There must be the true effort, the true victory, and the true experience—the journey, the destination and the traveler.

That’s right. Our meaningless endeavors have to be truly meaningless.

We can already see that wireheading wouldn’t be as much fun as facing genuine challenges in real life. Think about all the computer games you’ve played, heck, take only the best like Diablo or Baldur’s Gate. Let’s face it, those games weren’t that good. In fact, they totally sucked in comparison to the true joys of your real life. You can’t compare the fake experiences of simple computer games with genuine love or true friendship.

Thinking e.g. about my first girlfriend shows me every time how beautiful and marvelous life can be. If you’re willing to truly open yourself to other human beings you can experience true love.

Just kidding, of course. I go for Baldur’s Gate.

To sum up:

We want to roll a really heavy rock up the hill forever and for real. Anything else would be pointless.

This entry was posted in Fun Theory, Fundamentals, Joy in the merely Real, Lesswrong Zusammenfassungen, meta-ethics. Bookmark the permalink.

2 Responses to Fun Theory: Post 1 – 2

  1. Andrés GE says:

    Haha, yeah, anyone who doesn’t want to roll a really heavy rock up the hill forever and for real is a dumb life-hater, haha!

    In all seriousness, a good implementation of orgasmium will not only create pleasure, it will create whatever we discover to be the best possible experience producible with the resources provided. We will systematically explore the state space of all possible conscious experiences, including all possible first-peson points of view, beliefs, world-model dreams, mystical subtleties, sensations, etc. and then decide which one is the best by comparing each subjective experience to all the rest and deciding subjectively. The rank of subjective preference produced will be universal: after all, the set of possible experiences is property of the universe so even other alien life who explores the state space of possible experiences will find the same subjective preferences. If the best experiences turn out to be anything like what Eliezer describes, I would be very surprised. Most likely, they will have nothing to do with the range of experiences we already know.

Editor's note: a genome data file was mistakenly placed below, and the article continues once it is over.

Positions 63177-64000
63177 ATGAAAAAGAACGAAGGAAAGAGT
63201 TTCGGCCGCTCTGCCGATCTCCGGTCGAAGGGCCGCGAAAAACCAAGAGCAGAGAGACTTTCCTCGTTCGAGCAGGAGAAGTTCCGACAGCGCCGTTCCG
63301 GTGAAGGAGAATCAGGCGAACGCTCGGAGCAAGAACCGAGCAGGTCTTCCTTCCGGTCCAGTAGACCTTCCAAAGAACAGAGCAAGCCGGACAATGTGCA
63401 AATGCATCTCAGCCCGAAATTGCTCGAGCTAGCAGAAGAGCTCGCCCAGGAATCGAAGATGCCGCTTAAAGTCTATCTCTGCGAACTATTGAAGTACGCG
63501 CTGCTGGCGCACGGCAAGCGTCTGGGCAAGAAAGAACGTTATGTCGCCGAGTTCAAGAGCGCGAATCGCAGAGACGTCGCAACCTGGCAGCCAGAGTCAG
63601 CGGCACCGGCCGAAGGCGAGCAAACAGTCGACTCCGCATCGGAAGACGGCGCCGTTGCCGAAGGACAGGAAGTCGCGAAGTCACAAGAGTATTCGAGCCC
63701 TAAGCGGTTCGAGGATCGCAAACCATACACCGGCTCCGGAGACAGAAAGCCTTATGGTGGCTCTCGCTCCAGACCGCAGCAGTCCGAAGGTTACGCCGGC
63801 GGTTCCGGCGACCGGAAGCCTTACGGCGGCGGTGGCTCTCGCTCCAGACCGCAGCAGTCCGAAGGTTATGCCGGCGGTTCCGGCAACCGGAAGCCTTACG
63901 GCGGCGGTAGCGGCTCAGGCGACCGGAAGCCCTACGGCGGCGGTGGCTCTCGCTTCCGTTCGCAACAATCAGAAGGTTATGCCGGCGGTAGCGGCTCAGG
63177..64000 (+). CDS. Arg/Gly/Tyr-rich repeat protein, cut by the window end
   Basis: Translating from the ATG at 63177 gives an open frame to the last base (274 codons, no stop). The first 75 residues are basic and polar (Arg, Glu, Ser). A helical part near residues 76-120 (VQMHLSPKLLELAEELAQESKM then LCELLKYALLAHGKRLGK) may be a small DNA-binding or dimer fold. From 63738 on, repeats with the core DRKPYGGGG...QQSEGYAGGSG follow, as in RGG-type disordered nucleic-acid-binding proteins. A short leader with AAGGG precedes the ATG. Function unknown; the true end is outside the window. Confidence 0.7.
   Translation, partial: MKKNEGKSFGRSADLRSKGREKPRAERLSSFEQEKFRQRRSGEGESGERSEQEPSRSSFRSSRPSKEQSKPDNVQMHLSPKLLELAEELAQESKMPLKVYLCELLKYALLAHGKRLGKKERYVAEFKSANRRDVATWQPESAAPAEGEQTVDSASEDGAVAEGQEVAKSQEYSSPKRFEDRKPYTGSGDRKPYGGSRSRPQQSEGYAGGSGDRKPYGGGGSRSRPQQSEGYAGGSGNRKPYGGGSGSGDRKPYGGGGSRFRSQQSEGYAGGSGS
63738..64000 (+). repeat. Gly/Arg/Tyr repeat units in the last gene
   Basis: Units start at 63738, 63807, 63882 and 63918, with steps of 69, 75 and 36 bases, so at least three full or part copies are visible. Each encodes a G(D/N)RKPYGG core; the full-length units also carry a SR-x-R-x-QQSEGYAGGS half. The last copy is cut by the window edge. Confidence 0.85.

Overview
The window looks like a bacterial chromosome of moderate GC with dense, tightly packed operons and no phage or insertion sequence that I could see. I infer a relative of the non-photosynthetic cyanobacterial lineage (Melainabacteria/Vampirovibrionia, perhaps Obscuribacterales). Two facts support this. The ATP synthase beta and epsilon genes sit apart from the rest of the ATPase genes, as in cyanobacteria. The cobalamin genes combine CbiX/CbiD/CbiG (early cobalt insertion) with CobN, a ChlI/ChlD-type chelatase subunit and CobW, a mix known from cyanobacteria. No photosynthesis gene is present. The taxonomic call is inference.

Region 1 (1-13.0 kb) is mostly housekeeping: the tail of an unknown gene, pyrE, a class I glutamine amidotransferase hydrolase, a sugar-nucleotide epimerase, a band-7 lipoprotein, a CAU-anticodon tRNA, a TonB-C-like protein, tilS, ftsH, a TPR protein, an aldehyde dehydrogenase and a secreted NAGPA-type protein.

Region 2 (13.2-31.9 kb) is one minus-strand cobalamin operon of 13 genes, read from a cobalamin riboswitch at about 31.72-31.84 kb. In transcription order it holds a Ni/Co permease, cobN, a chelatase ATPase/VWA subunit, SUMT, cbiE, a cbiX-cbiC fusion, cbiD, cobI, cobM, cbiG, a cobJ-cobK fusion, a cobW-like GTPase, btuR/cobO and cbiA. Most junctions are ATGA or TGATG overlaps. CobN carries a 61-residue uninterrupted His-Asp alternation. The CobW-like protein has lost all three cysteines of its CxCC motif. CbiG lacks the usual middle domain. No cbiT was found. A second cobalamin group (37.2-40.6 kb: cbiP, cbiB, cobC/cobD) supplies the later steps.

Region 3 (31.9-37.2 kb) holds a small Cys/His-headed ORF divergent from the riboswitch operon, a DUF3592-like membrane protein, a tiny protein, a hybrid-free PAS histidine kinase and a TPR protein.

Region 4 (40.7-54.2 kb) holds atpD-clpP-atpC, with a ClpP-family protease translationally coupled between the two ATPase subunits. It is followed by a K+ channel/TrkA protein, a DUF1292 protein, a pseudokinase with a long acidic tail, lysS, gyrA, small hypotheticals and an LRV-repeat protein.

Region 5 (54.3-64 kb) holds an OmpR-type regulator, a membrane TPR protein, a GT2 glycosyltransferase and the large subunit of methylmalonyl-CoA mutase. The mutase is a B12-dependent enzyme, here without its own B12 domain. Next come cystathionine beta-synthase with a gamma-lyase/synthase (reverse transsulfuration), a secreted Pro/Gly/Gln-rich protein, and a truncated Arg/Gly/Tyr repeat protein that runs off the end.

• wallowinmaya says:

      Yeah, I agree to a large degree.

      However, the set of possible experiences is probably almost infinitely large and we don’t want to spend too much time and resources in order to do an exhaustive search of this set. And if we restrict ourselves to hillclimbing-like techniques we may miss the absolute optimum and stay with some local optimum.